Star Wars Is Becoming a Religion, and May 4 Is Its Spring Festival

It’s not even that good a play on words: May the Fourth Be With You. That’s all it takes to have a holiday? A pun?

The joke at least has been around almost as long as Star Wars itself; official Star Wars doctrine traces the etymology to an ad congratulating Margaret Thatcher on the day she won the election to become Prime Minister of Britain in 1979, just two years after the first movie premiered. It's weird enough that Official Star Wars—which is to say, the Walt Disney Company, that most transnational of transnational culture-production oligopolies—has anything at all to say about Star Wars Day. Unlike the officially sanctioned Star Wars Celebration conventions, May 4th is a grassroots phenomenon. Its elevation to informal holiday didn’t come until the mid to late 2000s, and now it’s a day of branded-and-pegged sales of paraphernalia, festival showings of movies, Bundt cakes made to look like Sarlaccs in the Great Pit of Carkoon, and SEO-driven, barely lukewarm (hah, Luke warm) takes from generally respectable digital journalism outlets. So bah, humbug! Or however you say that in the binary language of moisture vaporators.

Except…I was at the movies watching a different Disney movie last weekend—Avengers: Infinity War—and saw, at the end of the trailer for Solo: A Star Wars Story, that its opening day is May 25. And OK, my heartstrings did a thing. Because May 25 is the day Star Wars opened in 1977. In fact, the first six movies all opened on or around that day. The Disney-era saga films (Force Awakens and Last Jedi) both opened around Christmas, but for me, Star Wars happens in mid-spring.

Just not May the Fourth. And I think this may be important.

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See, a long time ago on a continent far, far away, a great meeting took place. In the year 325, beginning on May 20—there are no accidents—Constantine, emperor of the remnants of Rome, called roughly 300 Christian bishops to the town of Nicea, about 85 miles southeast of Istanbul. The then-new religion was already having something of a crisis. The faithful disagreed about the exact nature of the relationship between Jesus Christ and God. They were using different prayers and creeds. And they weren’t sure when Easter was.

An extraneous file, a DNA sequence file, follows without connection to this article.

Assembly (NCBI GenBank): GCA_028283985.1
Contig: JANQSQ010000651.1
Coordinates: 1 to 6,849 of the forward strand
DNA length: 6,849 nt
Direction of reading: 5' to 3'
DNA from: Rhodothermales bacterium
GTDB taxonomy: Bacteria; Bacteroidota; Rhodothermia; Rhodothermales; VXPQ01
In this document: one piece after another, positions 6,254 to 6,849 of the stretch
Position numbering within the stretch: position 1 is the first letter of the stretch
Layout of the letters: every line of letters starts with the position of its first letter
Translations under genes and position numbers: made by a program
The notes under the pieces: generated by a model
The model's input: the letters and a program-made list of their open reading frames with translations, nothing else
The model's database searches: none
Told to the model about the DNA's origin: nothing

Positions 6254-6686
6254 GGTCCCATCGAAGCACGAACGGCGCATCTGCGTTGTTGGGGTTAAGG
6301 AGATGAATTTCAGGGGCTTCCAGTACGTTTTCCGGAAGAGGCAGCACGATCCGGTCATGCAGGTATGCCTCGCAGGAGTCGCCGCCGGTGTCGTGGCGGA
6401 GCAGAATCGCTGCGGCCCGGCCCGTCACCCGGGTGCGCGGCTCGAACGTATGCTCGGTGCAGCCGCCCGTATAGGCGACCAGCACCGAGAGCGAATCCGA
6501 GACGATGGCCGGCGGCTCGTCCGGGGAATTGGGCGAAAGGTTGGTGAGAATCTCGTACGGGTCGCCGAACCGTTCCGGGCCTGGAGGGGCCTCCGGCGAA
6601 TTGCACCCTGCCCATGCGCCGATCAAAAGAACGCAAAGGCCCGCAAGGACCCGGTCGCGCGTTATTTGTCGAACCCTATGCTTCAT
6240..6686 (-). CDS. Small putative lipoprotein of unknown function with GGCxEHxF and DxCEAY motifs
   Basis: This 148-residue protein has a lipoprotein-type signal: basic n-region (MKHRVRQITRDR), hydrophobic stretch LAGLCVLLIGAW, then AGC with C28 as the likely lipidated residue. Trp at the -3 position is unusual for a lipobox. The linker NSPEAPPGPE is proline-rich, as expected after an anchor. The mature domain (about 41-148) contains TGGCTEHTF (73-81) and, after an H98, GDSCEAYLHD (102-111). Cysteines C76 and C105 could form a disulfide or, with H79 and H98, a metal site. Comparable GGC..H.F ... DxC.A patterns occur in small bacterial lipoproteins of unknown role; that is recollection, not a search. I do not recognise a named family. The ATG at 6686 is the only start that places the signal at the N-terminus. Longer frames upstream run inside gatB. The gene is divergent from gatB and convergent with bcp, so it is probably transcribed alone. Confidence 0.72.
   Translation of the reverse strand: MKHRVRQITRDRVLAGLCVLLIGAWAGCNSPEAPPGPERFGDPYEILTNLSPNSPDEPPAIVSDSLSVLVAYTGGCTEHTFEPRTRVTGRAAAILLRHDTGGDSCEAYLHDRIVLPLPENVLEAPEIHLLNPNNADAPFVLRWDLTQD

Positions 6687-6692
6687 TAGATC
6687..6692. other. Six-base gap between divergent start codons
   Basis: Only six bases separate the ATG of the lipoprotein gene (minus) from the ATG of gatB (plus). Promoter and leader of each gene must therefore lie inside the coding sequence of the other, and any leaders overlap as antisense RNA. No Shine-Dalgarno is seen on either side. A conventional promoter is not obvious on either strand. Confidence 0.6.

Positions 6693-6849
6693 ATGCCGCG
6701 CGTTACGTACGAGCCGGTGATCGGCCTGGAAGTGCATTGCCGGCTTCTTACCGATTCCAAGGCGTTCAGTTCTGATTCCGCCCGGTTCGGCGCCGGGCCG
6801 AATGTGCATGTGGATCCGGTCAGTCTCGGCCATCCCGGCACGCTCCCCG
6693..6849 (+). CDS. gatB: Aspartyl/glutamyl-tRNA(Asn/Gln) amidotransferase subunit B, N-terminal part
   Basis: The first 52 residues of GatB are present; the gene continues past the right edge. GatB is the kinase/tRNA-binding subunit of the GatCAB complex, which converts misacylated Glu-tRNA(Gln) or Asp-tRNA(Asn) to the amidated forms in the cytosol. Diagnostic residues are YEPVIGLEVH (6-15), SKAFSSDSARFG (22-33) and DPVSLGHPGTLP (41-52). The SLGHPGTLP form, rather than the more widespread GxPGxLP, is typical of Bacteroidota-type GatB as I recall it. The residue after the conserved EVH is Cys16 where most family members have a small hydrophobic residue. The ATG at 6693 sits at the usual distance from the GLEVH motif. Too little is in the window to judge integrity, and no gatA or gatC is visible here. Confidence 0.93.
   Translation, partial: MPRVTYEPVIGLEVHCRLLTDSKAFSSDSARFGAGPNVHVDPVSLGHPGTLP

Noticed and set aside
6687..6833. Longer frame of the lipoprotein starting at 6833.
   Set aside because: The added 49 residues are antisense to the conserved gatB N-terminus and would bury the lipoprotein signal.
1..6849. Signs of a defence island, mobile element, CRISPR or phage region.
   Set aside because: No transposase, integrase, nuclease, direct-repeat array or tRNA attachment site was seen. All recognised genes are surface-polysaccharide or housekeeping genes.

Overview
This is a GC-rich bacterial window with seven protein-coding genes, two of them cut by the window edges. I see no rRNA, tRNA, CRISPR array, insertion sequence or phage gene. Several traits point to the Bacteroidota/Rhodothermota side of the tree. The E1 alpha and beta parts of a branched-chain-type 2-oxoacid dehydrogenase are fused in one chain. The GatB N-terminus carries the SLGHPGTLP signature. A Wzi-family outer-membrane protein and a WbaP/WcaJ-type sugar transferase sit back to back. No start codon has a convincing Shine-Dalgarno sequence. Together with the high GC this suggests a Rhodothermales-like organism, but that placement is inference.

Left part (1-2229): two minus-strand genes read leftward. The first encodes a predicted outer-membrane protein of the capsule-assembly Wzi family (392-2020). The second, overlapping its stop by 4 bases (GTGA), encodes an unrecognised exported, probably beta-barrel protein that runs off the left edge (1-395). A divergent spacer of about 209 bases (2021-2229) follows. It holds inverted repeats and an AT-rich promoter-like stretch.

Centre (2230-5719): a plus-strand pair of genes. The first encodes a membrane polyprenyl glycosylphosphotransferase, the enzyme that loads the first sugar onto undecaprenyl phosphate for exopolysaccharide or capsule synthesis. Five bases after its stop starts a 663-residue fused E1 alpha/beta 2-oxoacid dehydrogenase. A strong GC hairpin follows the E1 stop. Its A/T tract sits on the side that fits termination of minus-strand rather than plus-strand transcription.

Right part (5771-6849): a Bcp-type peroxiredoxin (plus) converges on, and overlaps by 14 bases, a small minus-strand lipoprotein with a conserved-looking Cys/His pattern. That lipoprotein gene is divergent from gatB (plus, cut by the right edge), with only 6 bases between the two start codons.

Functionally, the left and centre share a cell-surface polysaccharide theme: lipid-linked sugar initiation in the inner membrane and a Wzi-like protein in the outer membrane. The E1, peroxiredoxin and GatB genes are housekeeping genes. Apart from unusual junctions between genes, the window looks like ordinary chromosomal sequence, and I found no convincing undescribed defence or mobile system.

Christians had been fighting about Easter since at least the 150s, because even though the holiday celebrates Christ’s Resurrection, its origins go back much further. The holiday itself descends from the Jewish Pesach, Passover. Some Christians connected Christ to the sacrificial Paschal Lamb and celebrated Easter after Passover, whatever day of the week that fell upon. Others wanted it on a Sunday, no matter what.

In this the Jews and Christians were like pretty much every culture on Earth that has celebrated the vernal equinox around this time of year—birth and rebirth, spring from winter. That’s the deal with all the rabbits and eggs. The Babylonian fertility goddess Astara gave the holiday its name. All those resurrection myths—Osiris, or Persephone, the Greek goddess of spring and the harvest who spends part of the year underground with Hades and part above? It’s this, y’all.

Anyway. The Council of Nicea placed Easter firmly on a Sunday, solving the problem forever, except for like a thousand more years of fighting about it across Christendom. So after the Solo trailer but before Avengers I was in full-on synod mode. Because I can’t think of anything more emblematic of a new religion coalescing than an argument about when to put a holiday.

Look, maybe you’ve been from one end of this galaxy to the other and nothing convinces you that some all-powerful Force controls your destiny. I get it. This isn’t my church, either—I’m mostly unreligious, though I’ll allow that a liturgy that begins “These are the voyages of the starship Enterprise” puts me in a spiritual frame, as it did in my more devout childhood. I’m not being silly, and I don’t mean to start any blasphemous rumors: We all find comfort and order in these kind of resonances.

Still, though, when you see adults trying, or pretending to try, to learn lightsaber combat, it seems ironic at best, silly at worst. Perhaps. I don’t know anyone in the real world who can wield the Force like a Jedi, but I don’t know anyone who can part a sea or turn water into wine, either. I do know people who believe in the ideas behind those superpowers, and who’ve gotten through tough times by listening to and thinking on the words of those stories.

There’s no equating sci-fi fandom to any faith held by millions or billions of people around the world. At least, not today. But all those faiths began somewhere. They all had to decide what unified them—what prayers to say, what tenets to hold, what values they shared…and when to celebrate their holidays.

Read more: https://www.wired.com/story/star-wars-day-religious/

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